Joining the huge wave of layoffs: Zoom will lay off about 1,300 employees

After Google, Microsoft and many other technology giants, Zoom, the company that developed a video calling platform and broke into our lives during COVID19 announced that it will lay off about 15% of its employees. The CEO and founder of the company will reduce his salary by 98% during the upcoming year and forgo his bonus for 2023. The other senior executives of the company will also suffer a salary reduction of about 20%.

Zoom, the company that developed software for managing remote meetings and lectures through multi-participant video calls, is joining the huge wave of layoffs and announced that it will cut about 1,300 jobs, which is about 15% of the company’s total employees.

At the same time, the CEO and founder of the company, Eric Yuan, announced that he will reduce his salary by 98% for the coming year and forgo his bonus for 2023. In addition, the rest of the company’s senior executives will also suffer a salary reduction of About 20% during 2023. In the period to the announcement, the company’s stock jumped about 10% in trading on the NASDAQ stock exchange.

In recent weeks, Spotify, Alphabet (Google’s mother company), and Microsoft have announced massive layoffs as well; Spotify will lay off about 700 employees, Microsoft about 10,000, and Google about 12,000. The layoffs at Google include employees from several different sectors within the giant company- engineers, product teams, and headquarters positions.

The CEO of the streaming giant, Daniel Alec, posted that “During the past few months, we made a considerable effort to curb costs, but it was simply not enough. I was too ambitious in our investments in anticipation of revenue growth.”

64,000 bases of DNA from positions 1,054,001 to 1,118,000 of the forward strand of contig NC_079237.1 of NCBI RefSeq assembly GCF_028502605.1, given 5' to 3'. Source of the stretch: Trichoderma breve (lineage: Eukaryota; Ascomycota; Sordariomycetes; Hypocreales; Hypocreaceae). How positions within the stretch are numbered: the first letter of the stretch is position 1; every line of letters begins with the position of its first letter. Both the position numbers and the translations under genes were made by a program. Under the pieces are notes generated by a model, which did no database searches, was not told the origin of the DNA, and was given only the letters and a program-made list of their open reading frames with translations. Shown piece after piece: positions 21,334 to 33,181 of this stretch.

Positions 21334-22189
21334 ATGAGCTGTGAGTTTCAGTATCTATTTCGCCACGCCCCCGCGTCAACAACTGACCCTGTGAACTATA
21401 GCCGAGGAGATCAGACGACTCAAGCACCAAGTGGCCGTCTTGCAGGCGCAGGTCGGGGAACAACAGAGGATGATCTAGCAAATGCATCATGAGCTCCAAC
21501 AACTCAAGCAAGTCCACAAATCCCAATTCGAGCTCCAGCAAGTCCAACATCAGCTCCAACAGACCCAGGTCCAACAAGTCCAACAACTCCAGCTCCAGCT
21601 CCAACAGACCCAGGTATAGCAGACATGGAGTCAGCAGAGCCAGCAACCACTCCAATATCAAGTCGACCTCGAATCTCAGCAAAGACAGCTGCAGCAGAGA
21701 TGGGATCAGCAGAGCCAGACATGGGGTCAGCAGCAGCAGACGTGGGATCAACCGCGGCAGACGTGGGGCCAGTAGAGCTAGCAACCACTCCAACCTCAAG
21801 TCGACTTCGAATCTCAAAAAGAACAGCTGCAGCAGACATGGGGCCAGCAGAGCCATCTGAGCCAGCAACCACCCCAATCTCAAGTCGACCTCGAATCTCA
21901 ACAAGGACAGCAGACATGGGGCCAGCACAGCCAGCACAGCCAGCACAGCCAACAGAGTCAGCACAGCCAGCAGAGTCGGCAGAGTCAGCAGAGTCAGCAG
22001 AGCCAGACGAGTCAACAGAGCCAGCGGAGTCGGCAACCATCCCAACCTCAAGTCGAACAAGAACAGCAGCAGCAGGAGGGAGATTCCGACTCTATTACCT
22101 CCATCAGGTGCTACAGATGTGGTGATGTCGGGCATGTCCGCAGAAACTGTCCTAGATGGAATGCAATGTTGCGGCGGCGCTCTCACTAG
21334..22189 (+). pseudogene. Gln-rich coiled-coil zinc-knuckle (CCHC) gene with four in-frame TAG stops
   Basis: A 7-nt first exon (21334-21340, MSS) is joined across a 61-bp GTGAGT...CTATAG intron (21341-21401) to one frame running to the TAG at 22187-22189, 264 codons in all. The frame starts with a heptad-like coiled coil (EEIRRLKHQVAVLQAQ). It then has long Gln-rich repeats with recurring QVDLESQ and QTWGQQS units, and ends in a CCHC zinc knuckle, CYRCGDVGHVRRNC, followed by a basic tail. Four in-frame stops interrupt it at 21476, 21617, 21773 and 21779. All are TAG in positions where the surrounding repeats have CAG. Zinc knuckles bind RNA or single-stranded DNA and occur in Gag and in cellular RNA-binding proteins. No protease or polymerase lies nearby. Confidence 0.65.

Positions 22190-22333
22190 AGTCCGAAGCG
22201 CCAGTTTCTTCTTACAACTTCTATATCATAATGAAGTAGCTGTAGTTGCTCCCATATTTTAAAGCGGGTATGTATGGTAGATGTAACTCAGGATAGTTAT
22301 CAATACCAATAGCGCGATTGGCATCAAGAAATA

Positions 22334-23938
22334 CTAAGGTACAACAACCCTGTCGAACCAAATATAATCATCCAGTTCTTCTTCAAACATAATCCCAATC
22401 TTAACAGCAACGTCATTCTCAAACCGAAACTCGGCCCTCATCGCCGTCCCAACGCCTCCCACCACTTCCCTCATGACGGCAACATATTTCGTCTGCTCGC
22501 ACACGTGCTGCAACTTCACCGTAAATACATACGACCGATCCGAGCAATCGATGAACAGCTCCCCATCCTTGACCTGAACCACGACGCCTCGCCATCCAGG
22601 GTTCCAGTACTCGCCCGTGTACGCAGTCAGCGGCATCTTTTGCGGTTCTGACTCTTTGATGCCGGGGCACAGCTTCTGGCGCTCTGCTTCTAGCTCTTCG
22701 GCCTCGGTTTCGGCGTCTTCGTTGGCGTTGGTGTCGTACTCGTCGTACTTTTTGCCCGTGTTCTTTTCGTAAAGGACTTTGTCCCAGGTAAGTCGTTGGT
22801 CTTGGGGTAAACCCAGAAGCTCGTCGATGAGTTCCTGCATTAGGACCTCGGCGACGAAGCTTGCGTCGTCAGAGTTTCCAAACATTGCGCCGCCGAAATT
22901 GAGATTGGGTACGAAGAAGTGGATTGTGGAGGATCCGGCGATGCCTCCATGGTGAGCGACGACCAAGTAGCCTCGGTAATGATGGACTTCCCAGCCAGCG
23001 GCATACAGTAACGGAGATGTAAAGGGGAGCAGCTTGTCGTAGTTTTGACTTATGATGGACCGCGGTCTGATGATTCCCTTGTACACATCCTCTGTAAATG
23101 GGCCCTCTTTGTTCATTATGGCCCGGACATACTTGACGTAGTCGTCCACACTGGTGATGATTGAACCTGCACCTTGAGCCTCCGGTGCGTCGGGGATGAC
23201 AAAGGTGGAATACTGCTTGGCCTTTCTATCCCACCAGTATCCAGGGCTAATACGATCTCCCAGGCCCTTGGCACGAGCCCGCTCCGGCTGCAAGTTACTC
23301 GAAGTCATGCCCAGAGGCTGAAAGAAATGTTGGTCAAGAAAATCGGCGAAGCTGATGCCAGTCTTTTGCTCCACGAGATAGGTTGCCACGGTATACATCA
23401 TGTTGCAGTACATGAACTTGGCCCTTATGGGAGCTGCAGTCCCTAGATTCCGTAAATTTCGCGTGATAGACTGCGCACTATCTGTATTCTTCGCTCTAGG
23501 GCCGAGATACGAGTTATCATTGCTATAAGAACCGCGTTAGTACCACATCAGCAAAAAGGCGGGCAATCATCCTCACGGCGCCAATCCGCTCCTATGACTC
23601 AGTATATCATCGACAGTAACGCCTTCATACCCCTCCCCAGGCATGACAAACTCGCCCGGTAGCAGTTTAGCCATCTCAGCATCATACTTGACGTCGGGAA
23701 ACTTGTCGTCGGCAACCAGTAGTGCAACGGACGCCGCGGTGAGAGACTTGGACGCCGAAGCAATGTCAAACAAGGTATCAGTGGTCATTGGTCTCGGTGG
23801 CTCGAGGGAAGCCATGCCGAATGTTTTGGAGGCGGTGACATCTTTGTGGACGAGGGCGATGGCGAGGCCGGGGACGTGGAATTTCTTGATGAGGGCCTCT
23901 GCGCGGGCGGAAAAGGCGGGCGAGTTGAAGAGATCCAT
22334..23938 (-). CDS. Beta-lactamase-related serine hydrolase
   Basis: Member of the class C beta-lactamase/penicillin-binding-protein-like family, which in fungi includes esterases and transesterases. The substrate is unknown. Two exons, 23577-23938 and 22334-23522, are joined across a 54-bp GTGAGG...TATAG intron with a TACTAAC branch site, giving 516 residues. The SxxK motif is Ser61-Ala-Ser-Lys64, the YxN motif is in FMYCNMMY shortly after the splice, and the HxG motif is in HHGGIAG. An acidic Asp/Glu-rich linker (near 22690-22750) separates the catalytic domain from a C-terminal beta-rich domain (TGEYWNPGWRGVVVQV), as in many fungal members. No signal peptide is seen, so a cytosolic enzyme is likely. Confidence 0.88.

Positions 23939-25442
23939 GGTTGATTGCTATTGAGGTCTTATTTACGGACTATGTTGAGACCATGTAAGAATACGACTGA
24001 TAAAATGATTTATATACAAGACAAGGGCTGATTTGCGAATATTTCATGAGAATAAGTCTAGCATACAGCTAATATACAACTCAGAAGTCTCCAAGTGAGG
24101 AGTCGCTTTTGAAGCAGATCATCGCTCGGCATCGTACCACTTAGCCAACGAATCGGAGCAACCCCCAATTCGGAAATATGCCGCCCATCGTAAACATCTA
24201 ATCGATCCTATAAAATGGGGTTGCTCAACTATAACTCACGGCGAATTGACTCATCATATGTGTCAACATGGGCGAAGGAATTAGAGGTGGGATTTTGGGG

Sanodhar Pichai, CEO of Alphabet, stated in an internal letter he sent on the subject that “I am full of confidence in the enormous opportunity before us, in light of the strength of our mission, the values ​​of our products and services, and our early investments in the field of artificial intelligence.”

According to a statistics website, as of 2021, Alphabet employed approximately 156,000 employees worldwide. In other words, the current layoffs mean a cut of about 7.5% of the company’s global workforce. Against the backdrop of the global trend, Google reported revenues of $69.09 billion in the third quarter of 2022, thus missing analysts’ forecasts of revenues of $70.7 billion. At the same time, the company’s net profit also continued to decrease and reached 13.91 billion dollars, after a 26.5% decrease.

A few days before Google, Microsoft also announced a cut of 5% in its workforce, which stand at 220 thousand worldwide. Satya Nadella, the CEO of Microsoft, sent a letter to employees saying “this is one of those difficult decisions that we have had to make in the 47 years of the company in order to remain significant in this industry, which is unforgiving towards those who are not willing to embrace changes.” These are the most extensive layoffs made at the company in about eight years, when about 25 thousand workers were fired between 2014 and 2015.

According to Nadella, the move is expected to cost the company about 1.2 billion dollars, including compensation grants and related expenses. At the same time, Nadella noted that the company will continue to recruit in “strategic areas,” and called the latest advances in artificial intelligence “the next big thing in computing.” The current announcement came after the company already confirmed last October that it had begun a process of layoffs, after announcing in July that it planned to cut a little less than 1% of all its employees.

The latest moves by Spotify, Google, and Microsoft come after several other tech giants have announced similar moves in recent months. At the beginning of the month, Amazon announced the layoff of 18,000 employees, which is about 6% of its workforce; The day before, Salesforce announced the layoff of 8,000 employees, which is about 10% of its workforce, and in November Meta also announced the layoff of 11,000 employees (13% of the workforce).



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